Helpful Guide in Bee Farming: Here's What You Need to Know

Bees are significant pollinators in the environment that help pollinate plants to produce fruits and other crops. However, there has been a significant decrease in the bee population in recent years, mainly due to human interference. 


If you plan to start bee farming for your goals, starting a bee farm is equally important to the environment. If you're wondering how to even start, here are a few things you need to know.

Not Every State Allows Bee Farming

Before anything else, to start a bee farm, you must first decide the location. However, you should know that not every state allows this. Thus, you should first research whether your location can let you operate your bee farm. Then, you can prepare the place, buy your honey extractor equipment, and purchase your bees. You can look into this list prepared by the American Bee Project to guide you.

Prepare the Location

After checking whether your state allows any operation related to bee farming, you can prepare your farm's location. Prepare a place where the sun shines the most so that the hive can receive a considerable amount of sun in the morning, but also has a good afternoon shade when it gets too hot. Also, fresh water should be accessible to the busy hive. 

Near this water should be a set of stones where they can land, and feel refreshed as they rest. Additionally, the location should also be able to protect the bees from strong winds, rain, and snow. As much as possible, beehives would appreciate a hive facing south. Keep it above the ground and always protect it from dampness.

You Should Check What Bee You Can Farm

It's recommended that once you have decided to start a bee farm, you should start reading lots of books about beekeeping to learn about the types of hives you can have. 

Aside from that, you can enter an online community to ask for advice from experienced farmers to learn how they decided on the right bee for them. In connection with this, the western honeybee has been bred several times for its various and distinct attributes. This type of bee is followed by Buckfast, famous for its excellent honey and the type that does well in cold winters. 

Constantly Check for Pests and Diseases

As a responsible bee farmer, you should constantly check on pests and diseases. Moreover, doing this can also help you prevent a particular problem from worsening by offering an immediate solution.

One of the common and frightening pests you should look out for is the varroa destructor. It's a type of mite that is an external parasite that feeds on honey bees, which can slowly kill your hive if left unattended. They can also cause a disease called varroosis. Aside from the varroa destructor, it would help if you also watch out for small hive beetles, lesser wax moths, ants, and mites.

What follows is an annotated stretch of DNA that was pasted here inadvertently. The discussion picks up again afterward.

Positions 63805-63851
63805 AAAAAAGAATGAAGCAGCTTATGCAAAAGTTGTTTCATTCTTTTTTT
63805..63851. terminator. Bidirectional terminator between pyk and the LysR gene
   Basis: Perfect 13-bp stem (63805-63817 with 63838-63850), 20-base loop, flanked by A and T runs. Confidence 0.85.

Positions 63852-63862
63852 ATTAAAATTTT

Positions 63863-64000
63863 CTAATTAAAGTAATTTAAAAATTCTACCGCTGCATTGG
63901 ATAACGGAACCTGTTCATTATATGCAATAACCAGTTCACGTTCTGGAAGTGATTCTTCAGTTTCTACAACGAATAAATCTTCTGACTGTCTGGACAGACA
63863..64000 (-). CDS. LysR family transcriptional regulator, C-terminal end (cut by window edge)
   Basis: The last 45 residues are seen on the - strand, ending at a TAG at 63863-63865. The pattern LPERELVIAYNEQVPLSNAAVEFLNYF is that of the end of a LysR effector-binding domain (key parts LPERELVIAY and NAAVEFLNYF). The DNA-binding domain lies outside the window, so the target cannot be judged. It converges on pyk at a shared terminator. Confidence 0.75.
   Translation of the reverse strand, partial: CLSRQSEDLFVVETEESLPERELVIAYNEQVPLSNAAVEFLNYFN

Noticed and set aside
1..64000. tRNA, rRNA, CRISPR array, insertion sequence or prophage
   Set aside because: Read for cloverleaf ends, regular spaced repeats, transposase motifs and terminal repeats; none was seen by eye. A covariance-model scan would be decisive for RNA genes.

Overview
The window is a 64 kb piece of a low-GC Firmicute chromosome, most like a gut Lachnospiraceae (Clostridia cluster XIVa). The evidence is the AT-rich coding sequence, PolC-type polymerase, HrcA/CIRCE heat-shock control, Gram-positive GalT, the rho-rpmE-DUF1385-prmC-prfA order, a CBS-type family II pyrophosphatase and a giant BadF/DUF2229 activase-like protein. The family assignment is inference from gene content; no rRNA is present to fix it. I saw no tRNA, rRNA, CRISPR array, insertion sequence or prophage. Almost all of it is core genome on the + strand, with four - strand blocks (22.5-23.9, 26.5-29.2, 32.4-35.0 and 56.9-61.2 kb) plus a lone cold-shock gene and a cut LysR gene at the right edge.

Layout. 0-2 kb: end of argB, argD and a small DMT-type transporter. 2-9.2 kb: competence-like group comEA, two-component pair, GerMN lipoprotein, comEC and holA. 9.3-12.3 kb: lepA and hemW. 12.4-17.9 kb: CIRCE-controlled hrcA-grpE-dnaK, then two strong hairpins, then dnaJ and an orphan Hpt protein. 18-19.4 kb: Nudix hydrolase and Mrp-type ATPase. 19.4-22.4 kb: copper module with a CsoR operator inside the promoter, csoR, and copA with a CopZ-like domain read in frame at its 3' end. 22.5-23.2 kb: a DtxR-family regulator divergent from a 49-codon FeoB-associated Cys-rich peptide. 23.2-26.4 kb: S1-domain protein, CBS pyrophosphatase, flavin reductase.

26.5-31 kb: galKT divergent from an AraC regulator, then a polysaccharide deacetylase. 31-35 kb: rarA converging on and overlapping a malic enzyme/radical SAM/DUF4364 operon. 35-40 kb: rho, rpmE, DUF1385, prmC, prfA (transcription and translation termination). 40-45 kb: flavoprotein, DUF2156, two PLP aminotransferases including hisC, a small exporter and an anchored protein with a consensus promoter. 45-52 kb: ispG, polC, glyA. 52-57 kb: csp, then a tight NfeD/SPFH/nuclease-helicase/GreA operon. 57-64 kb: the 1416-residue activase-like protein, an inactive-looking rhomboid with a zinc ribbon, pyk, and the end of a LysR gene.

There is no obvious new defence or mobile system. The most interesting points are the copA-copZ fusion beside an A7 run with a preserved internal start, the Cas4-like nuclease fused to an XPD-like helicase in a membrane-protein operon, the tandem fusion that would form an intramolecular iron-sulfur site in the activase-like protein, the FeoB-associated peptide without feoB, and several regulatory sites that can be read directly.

For a quick and immediate solution, you can do the following to help you:

Monitoring. If you suspect that your hive is infested with pests, you can first monitor the first hours to discover what has caused the infestation. To do this, you can coat the bottom of your board with something that you can trap them in, like petroleum jelly. After 24 hours, pull it out and count the mites.

Sugar Coating. Sifting powdered sugar on top frames of the frames will lose the grip of the mites on anything in the hives. Ensure to trap them at the bottom of your box and continue sifting. Your bees can groom the sugars of their bodies, removing more mites.

These are just easy and quick first aid that you can do to help your hive. After looking into it and the problem persists, it's best to contact pest control to protect your hive from further infestation.

Consider Expanding the Hive

As a first-time bee farmer, it's best to start on a single hive brood box and slowly expand the community when necessary. You can add your second box when the bees fill the box or at least eight frames. Then, if you decide to add a queen excluder, you can also decide to use one. It's the same for honey. 

Although having a big community of bees would be beneficial in some ways, remember that it's best to start a community you can easily look out for, especially if you're just starting. Carelessly expanding them would only harm these bees, you, and the environment. 

Final Thoughts

Bees are hardworking pollinators that help the environment pollinate and provide us with bees. However, despite these helpful actions, their population is also gradually decreasing due to pesticides and other reasons. That's why bee farming has become popular in recent years. If you also want to start, look into this simple and easy-to-understand guide to help you where to start.

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